man in hazmat
leaf icon

Mosquito Management


We are committed to providing safe and effective mosquito management services

Responsibly managing the mosquito population 

The Southeast Regional Service Commission is using a combination of novel drone technologies and proven, science-backed mosquito management practices to best manage our region’s mosquito populations. Mosquitoes present major challenges in the Southeast region due to both their significant nuisance biting behavior and their potential role in the transmission of mosquito-borne disease, such as West Nile Virus. Our technologically driven management initiative will help continue to safeguard public health and create opportunity for more outdoor enjoyment.  

An effective mosquito management program does not aim to eliminate all mosquitoes. Rather it aims to manage mosquito numbers in such a way that promotes overall ecological stability and health, while mitigating the associated impacts of their biting behaviour. Our methods help to ensure that no people, pets and other animals, aquatic life, or other insects, including honeybees, are harmed or impacted as a result of our operations. 

This safe larvicide is helping minimize the impact of mosquitoes

A trusted, established mosquito control method

Bti (technical name is Bacillus thuringiensis var. israelenisis) has been used in global mosquito management practices for more than 40 years (since 1982). As the active ingredient in all larvicide products used by the Southeast Regional Service Commission, Bti is a naturally occurring bacterium found in a variety of soils. Bti continues to be used safely all over the world and is the gold standard for larvae-based mosquito control operations, including those in Moncton, Dieppe, Riverview, and Fundy-Albert.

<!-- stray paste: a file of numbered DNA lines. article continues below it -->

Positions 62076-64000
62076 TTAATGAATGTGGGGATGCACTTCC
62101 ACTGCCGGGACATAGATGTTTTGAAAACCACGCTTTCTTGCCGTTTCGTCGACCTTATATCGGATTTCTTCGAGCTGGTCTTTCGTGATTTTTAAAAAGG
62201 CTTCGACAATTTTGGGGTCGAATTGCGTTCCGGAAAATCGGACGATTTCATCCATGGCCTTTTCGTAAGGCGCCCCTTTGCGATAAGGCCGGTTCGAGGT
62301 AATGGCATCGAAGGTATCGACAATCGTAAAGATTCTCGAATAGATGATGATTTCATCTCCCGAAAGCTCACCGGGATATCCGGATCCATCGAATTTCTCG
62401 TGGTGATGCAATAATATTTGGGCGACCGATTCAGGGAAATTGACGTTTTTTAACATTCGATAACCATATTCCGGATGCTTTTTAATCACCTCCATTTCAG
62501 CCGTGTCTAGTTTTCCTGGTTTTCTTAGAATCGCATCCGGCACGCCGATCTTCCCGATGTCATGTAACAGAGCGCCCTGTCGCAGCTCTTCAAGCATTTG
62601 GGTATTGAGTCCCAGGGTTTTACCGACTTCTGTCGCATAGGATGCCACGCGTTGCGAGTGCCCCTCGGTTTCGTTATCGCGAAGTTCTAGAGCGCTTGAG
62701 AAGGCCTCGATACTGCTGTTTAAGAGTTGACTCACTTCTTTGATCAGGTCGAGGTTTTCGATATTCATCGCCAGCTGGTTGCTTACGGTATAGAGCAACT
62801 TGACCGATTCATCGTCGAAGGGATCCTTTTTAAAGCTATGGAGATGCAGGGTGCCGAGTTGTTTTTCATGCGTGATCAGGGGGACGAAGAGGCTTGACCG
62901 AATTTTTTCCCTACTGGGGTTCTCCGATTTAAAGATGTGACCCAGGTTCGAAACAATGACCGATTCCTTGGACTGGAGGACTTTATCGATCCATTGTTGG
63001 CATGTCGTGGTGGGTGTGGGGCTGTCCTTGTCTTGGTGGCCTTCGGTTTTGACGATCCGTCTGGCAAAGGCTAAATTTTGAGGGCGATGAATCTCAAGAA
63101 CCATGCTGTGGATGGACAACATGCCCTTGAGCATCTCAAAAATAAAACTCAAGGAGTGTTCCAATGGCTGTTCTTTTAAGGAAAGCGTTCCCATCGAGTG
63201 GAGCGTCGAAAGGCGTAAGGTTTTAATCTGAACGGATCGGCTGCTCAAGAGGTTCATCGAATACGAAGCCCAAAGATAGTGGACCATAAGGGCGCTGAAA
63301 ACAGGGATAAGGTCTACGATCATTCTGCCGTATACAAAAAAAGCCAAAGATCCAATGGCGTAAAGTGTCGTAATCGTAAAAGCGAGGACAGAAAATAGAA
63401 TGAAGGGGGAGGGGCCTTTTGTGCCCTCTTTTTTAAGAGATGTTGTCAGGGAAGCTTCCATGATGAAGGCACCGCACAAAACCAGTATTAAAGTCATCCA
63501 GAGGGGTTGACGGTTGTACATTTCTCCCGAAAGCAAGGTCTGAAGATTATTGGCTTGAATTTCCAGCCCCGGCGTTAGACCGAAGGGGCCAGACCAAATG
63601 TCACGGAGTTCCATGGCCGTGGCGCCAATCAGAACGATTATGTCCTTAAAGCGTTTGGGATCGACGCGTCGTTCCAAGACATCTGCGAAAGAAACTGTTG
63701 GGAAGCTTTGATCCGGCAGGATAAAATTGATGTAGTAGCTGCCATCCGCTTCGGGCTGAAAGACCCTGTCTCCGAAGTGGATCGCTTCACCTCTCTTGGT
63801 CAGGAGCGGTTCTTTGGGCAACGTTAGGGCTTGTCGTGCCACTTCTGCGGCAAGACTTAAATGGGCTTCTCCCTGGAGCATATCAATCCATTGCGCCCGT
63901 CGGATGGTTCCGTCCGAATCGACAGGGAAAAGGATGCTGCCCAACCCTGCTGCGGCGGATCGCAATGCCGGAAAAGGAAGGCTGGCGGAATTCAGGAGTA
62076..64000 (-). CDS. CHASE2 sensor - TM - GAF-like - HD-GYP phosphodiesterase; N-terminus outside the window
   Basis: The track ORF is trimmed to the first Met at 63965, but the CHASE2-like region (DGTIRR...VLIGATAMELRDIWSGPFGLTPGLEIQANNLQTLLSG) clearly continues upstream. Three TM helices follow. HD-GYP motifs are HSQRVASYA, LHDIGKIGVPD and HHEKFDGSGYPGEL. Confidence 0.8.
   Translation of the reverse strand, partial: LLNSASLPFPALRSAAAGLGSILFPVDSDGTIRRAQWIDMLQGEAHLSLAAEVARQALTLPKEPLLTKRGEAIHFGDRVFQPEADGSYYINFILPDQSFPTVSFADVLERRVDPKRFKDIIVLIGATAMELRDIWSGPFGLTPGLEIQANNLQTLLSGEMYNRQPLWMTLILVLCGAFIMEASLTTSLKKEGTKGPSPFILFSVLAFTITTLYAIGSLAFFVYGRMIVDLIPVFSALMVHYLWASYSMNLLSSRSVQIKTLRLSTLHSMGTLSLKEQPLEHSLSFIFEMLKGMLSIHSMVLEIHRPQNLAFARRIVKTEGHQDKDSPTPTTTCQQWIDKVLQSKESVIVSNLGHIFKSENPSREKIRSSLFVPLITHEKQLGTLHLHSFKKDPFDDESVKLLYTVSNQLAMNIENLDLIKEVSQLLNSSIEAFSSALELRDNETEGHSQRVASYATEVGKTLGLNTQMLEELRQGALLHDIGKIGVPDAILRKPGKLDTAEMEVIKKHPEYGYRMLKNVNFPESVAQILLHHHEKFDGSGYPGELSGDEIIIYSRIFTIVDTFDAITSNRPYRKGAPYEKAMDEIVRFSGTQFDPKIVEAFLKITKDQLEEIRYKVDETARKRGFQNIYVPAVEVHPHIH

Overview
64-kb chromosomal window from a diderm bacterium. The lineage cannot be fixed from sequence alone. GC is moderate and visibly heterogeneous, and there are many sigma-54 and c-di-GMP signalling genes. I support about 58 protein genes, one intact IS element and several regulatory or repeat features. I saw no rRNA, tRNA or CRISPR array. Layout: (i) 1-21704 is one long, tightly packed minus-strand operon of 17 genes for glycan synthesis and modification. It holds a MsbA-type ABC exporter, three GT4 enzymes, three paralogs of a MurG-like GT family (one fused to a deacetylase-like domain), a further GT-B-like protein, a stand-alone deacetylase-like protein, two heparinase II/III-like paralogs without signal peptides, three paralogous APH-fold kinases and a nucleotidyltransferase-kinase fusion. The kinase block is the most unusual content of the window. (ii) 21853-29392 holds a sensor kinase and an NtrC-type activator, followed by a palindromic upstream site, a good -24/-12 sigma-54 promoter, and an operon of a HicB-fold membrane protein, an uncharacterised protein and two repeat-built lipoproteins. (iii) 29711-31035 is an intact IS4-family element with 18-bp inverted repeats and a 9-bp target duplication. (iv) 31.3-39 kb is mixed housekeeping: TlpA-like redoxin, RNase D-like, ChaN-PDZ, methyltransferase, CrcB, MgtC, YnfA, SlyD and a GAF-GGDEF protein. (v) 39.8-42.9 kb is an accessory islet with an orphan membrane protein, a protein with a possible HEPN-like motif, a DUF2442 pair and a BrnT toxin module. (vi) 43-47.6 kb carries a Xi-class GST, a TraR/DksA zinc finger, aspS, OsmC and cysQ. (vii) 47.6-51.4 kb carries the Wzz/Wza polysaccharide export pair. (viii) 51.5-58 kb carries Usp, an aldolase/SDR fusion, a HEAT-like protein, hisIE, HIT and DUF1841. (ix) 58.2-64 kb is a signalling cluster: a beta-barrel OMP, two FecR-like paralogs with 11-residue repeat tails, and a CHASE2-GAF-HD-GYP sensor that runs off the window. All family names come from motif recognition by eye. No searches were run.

Here, Bti is bound to a corn granule, which is spread over the surface of stagnant water and eaten by mosquito larvae. A fundamental concept underlying effective mosquito management is to target mosquito populations at the aquatic larval stage because this is where they are most concentrated, accessible, and immobile. This application prevents the larvae from reaching the adult stage, resulting in a significantly reduced adult mosquito population. 

Meet the buzz that doesn’t bite


Our mosquito management drones


We use drones to apply Bti in public spaces such as wetlands, which are a common breeding habitat for mosquitoes. This application is a data-driven decision—not a blanket application.


Drones follow a strategic path that is determined by the input of various data points. High-precision mapping/routing software then coordinates the route. Our application drones are highly capable and feature many physical and software-based features that help ensure both efficiency and public safety.  


Our drone operators are fully licensed and ensure that all drone-related operations are conducted under the relevant guidelines and regulations as set out by Transport Canada, NAV Canada, and the Department of Environment. 

Working to protect our ecosystem


Committed to environmental monitoring


The Southeast Regional Service Commission uses an Integrated Insect Management (IIM) based approach for all our regional mosquito management operations. This data-driven model allows us to actively monitor the environments in which we work and ensure ecological health remains paramount.


Technicians perform whole-site scans and develop targeted treatment plans informed by integrated data collection. In doing so, we’re actively monitoring ecological parameters to promote an overall healthier environment.